Is there a better way to handle this

Is there a better way to handle that situation.

I want to apply a Slow Debuff (via Blueprintinterface) where only the strongest Slow actually slows me down. In this Setup I made it so the Duration and Strenght of the Slow gets stored in two seperate Arrays and everytime a Slow gets applyed, it subbtracts the ellapsed time from the Timer from all Durations and restart the Timer witch the smallest remaining duration.

When the Timer is done it looks for the Index of the smallest duration and removes both the debuff itself and the duration with the same index, makes the same subtraction mentioned above and if one of the duration has a time left of below 0.1 sec it gets removed as well (because of the Timer not being that precise).

It seems to work but i wanted to know if theres a more elegant way to the sollution.

The Movementspeed gets calculated Everytime the Timer gets set

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Since this is working, the real question here is - are you planning on having more buffs / debuffs affecting the player? And, most importantly, do you want to pull off that spaghetti again?

edit: I meant no offence, this is actually pretty neat for what it does.

Well im planning on adding more Debuffs and wanted to know if there is a easier/more efficient way of doing this.

When this way of handling (De)buffs is good i have no problem pulling of that Spaghetti (maybe by making it a Macro) again.

Edit: I don’t like having many floats what is the main point of me asking.

Well im planning on adding more
Debuffs and wanted to know if there is
a easier/more efficient way of doing

There is. Consider the following and see if it’s applicable to how you need your systems to work.

Actor Component - can be created in the Content Browser, it’s a piece of reusable functionality that can be added / removed from actors, during run-time too - that’s what we’re doing here. The general idea is:

  • design an actor component that acts as a buff / debuff for each effect that you need (inheritance works here, too, btw)
  • each component encapsulates the necessary functionality
  • when the player interacts with the world, a component is spawned and added to the player character
  • while active, the component affects the player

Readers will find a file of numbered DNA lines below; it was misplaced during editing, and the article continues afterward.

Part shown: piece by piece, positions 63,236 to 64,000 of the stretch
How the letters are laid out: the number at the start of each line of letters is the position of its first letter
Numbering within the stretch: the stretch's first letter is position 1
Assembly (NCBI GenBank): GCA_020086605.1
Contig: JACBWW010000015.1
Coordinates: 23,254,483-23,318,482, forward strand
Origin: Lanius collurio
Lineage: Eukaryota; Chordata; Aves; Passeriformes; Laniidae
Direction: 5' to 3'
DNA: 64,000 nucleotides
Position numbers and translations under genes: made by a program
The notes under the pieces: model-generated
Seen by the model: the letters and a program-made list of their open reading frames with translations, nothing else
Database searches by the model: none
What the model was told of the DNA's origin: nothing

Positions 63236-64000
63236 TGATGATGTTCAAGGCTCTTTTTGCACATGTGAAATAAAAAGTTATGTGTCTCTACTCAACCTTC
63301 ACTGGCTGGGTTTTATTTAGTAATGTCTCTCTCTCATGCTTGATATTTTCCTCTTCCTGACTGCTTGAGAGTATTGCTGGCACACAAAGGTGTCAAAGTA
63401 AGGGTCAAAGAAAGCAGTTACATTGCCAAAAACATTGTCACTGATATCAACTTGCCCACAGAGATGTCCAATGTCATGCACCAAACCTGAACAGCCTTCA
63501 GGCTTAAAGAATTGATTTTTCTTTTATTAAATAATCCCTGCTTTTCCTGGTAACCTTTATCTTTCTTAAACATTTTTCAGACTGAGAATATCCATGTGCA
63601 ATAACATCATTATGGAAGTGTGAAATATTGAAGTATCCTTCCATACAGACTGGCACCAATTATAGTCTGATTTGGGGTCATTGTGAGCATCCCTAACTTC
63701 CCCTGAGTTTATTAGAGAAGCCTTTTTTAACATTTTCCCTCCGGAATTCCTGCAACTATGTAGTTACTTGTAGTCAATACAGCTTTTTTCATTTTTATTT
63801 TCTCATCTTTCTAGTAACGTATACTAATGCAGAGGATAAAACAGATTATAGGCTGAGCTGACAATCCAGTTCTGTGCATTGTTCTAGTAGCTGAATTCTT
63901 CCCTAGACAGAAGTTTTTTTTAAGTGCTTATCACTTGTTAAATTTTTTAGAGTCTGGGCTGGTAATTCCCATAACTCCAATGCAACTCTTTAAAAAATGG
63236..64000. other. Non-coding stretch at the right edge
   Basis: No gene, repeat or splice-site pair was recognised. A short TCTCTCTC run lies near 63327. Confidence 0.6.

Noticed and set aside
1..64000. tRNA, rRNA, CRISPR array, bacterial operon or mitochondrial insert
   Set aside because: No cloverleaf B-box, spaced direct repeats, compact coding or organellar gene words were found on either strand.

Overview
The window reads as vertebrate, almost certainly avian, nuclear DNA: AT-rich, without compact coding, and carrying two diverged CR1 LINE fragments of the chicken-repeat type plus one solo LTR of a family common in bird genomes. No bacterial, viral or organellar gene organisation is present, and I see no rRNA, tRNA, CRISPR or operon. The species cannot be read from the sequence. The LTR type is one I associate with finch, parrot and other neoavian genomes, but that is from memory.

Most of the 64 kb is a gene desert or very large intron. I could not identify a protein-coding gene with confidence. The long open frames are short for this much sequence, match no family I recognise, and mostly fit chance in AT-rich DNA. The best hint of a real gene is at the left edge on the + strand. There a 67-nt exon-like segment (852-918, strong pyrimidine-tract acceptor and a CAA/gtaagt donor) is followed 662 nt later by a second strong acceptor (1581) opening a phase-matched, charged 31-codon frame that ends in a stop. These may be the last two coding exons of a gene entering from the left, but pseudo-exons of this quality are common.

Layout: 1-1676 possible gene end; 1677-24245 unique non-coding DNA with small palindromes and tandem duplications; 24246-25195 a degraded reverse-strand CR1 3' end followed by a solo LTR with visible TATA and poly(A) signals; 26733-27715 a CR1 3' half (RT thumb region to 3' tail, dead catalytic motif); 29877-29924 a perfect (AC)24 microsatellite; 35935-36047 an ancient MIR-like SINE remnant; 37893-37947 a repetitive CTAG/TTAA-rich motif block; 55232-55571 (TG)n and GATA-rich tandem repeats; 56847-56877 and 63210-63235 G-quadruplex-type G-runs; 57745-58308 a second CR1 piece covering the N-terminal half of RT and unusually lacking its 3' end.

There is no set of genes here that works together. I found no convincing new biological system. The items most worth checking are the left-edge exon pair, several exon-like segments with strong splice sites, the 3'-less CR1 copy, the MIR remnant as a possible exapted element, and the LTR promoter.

• when the component’s effect has expired, it destroys itself automatically

Here’s an example, it’s a bit simplified and there’s plenty of room for improvement.

The component itself:

It has 2 exposed variables, Duration - how long the effect lasts and Magnitude - how strong the effect is. When spawned (on the player), it looks at its owner and directly modifies Player’s walk speed by Magnitude. It then starts an internal timer, waits for Duration, restores the speed and destroys itself.

This is, obviously, imperfect and just demonstrates the idea. Ideally, you’d have an interface in the base class here that tells the player to accumulate the Magnitude. And the player would interpret that. The Actor Component should just increase / decrease a SlowDownEffect float variable.

Here is how the player acts on it:

And I’ve placed a trap in the world:

The trap is an actor that spawns the effect on the player when they walk into it. The component can be given to the player in any other way you need, of course.

The first traps slow down by 300 for 5s, so hitting 2 in a row, stops you in place:

Image from Gyazo

Do note that this method does not limit you to granting the effect to the player only. The component can be given to any entity in the world that shares the interface. It does not use arrays or indexing (although nothing stops you from keeping the spawned actor components in an array). You can also make the components responsible for creating the appropriate widget visualising the effect since it’s the component that runs the timer.

This method is very modular, infinitely scalable, easy to maintain but requires a bit extra upfront work. It also allows you to dramatically declutter player character by keeping the stuff it does not need to really worry about in the components.